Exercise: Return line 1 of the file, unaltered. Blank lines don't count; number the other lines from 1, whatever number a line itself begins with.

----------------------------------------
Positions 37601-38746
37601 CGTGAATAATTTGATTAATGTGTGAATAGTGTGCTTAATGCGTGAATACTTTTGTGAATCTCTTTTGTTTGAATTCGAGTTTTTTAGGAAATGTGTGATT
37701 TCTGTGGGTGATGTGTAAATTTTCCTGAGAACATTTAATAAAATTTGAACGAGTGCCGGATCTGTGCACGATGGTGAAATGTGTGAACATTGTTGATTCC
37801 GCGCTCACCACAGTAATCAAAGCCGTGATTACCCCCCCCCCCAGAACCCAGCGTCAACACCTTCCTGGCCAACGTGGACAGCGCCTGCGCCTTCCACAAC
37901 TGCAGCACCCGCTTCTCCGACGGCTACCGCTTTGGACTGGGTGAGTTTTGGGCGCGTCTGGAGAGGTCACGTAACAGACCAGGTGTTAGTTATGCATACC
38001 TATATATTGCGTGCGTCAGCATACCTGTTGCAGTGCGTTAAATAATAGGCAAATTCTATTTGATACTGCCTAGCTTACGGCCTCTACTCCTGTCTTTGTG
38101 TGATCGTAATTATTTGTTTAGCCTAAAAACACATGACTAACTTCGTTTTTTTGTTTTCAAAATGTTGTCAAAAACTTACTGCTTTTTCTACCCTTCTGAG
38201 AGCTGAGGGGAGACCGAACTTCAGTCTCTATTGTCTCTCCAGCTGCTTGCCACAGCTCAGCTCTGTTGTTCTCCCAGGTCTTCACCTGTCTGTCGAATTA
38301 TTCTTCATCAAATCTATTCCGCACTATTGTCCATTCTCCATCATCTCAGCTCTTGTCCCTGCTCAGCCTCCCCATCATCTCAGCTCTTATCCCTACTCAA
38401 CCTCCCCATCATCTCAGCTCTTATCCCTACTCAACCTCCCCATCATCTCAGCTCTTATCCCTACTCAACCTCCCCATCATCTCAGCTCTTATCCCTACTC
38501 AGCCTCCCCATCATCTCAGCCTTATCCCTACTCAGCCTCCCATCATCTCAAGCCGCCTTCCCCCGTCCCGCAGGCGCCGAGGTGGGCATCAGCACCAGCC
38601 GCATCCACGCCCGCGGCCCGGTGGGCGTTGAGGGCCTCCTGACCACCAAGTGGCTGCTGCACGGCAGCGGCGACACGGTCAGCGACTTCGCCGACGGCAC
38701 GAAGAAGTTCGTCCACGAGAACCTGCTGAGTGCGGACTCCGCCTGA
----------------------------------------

Positions 37601-38746